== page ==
Overall, the population prevalence of subclinical hypothyroidism is around 5–10%, the diagnosis being more common in women and increasing with increasing age and being higher in white than in black populations.[4] The Whickham survey in the north-east of England reported TSH >6·0 mU/l in 7·5% of women and 2·8% of men.[38] TSH did not vary with age in men but increased markedly in women aged more than 45 years. The NHANES III study in the United States found subclinical hypothyroidism (TSH >4·6 mU/l) in 4·3%,[4] while in a large study of subjects attending health fairs in Colorado, 9·5% had raised TSH, 75% of these cases being in the 'mild' (5·0–10·0 mU/l) range and 25% of whom were taking thyroid hormones.[1] Our own study of 1210 subjects aged over 60 years who were recruited from primary care revealed a prevalence of subclinical hypothyroidism of 11·6% in women and 2·9% in men.[8] Significant titres of antithyroid antibodies were found in 46% of those with serum TSH between 5 and 10 mU/l and in 81% of those with a serum TSH greater than 10 mU/l, providing evidence for underlying autoimmune thyroid disease in the majority. However, our more recent community screening study of the elderly in the same geographical area revealed a lower population prevalence of subclinical hypothyroidism of 2·9%, perhaps reflecting more frequent testing of thyroid function and earlier treatment of raised TSH in primary care in the intervening years.[6]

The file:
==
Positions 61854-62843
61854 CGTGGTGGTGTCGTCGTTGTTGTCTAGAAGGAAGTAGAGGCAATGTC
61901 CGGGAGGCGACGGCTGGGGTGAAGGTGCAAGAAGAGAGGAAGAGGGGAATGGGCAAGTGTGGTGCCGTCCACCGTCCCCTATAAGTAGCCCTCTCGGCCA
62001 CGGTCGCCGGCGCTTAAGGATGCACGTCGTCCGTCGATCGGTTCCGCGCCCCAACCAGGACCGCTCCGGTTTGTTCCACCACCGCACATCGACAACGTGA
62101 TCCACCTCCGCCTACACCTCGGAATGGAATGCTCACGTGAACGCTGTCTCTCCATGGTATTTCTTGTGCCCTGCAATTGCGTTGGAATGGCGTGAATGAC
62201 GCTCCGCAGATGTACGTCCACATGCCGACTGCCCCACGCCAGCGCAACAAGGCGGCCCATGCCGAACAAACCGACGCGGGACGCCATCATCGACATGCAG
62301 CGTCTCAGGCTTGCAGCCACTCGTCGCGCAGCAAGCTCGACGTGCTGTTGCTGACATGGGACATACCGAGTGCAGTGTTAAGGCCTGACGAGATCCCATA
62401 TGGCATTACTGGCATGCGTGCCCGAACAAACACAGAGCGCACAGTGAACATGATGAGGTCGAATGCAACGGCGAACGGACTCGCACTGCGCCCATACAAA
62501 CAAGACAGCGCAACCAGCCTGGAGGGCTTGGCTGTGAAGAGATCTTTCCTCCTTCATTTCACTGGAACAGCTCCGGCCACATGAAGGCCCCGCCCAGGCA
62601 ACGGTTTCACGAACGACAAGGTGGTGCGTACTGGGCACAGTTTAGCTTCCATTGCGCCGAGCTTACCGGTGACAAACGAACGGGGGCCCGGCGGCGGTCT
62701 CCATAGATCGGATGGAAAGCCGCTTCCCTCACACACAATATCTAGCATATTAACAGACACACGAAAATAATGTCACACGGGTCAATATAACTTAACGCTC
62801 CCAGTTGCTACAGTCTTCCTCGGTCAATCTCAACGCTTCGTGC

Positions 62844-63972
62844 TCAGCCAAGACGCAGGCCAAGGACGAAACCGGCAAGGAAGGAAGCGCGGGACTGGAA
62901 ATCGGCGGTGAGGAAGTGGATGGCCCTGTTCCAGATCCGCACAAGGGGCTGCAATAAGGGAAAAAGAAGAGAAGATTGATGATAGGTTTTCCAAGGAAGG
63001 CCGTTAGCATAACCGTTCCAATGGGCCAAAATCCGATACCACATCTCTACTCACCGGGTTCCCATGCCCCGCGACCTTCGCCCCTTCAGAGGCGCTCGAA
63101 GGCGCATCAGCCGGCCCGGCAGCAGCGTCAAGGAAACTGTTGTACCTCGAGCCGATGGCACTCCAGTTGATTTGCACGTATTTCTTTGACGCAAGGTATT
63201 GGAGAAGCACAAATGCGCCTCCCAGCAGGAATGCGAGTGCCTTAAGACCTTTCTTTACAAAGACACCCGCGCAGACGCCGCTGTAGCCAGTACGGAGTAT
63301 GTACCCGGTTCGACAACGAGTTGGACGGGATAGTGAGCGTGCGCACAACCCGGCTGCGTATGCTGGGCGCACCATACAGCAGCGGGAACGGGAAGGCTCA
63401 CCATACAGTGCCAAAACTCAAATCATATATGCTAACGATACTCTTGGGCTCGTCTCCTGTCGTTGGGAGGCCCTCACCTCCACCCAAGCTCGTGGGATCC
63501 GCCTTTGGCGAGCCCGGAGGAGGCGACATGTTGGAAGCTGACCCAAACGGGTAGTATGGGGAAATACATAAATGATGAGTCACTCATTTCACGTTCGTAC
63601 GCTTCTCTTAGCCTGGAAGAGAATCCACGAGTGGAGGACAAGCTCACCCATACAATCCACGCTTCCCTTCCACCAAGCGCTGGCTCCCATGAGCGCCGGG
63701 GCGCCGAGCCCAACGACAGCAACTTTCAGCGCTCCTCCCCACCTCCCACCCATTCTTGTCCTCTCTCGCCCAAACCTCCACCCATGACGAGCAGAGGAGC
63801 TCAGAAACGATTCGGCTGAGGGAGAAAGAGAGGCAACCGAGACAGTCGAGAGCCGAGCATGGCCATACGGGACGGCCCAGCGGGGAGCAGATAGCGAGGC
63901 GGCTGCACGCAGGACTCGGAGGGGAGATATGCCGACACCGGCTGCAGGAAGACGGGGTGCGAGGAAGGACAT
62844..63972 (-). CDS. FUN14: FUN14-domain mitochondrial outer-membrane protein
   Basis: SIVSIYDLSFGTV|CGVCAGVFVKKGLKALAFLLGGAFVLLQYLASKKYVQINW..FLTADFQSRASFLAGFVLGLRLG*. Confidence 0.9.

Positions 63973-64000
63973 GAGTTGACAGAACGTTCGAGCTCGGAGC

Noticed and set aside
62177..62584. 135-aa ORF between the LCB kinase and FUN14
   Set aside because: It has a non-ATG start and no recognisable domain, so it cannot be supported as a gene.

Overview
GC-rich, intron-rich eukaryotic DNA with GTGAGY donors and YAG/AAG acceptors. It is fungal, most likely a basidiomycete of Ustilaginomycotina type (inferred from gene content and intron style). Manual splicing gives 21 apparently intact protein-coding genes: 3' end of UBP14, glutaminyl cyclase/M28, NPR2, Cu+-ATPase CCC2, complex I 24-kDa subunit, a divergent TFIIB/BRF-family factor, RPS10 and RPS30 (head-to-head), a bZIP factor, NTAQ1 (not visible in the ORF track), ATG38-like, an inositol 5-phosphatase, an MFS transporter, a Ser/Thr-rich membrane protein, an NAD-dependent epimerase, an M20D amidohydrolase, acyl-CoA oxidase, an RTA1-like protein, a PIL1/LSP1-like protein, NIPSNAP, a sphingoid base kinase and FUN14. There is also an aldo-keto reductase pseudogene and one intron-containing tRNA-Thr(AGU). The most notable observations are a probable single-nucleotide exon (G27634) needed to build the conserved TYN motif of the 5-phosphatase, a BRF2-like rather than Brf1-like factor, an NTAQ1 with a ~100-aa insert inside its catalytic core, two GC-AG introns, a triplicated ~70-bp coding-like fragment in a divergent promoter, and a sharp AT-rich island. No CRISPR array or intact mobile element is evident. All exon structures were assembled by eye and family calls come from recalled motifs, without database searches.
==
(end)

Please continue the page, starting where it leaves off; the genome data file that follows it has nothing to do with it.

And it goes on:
The commonest causes for subclinical hypothyroidism (Table 2) are autoimmune thyroiditis (Hashimoto's disease) and previous treatment for hyperthyroidism. Treatment of hyperthyroidism with radioiodine results in hypothyroidism in at least 50% of patients with Graves' disease (depending upon the dose administered), although a lower proportion in those with toxic nodular hyperthyroidism[39] development of subclinical hypothyroidism typically preceding overt thyroid failure. Partial thyroidectomy for hyperthyroidism or nodular goitre is associated with a similar risk of development of hypothyroidism, which is again first identified by a rise in serum TSH. In the early months after both radioiodine treatment and partial thyroidectomy, subclinical hypothyroidism may be a transient phenomenon, not always indicative of progressive or permanent thyroid failure. Graves' disease is itself associated with the eventual development of hypothyroidism in 5–20% (even in the absence of ablative thyroid treatment).[40]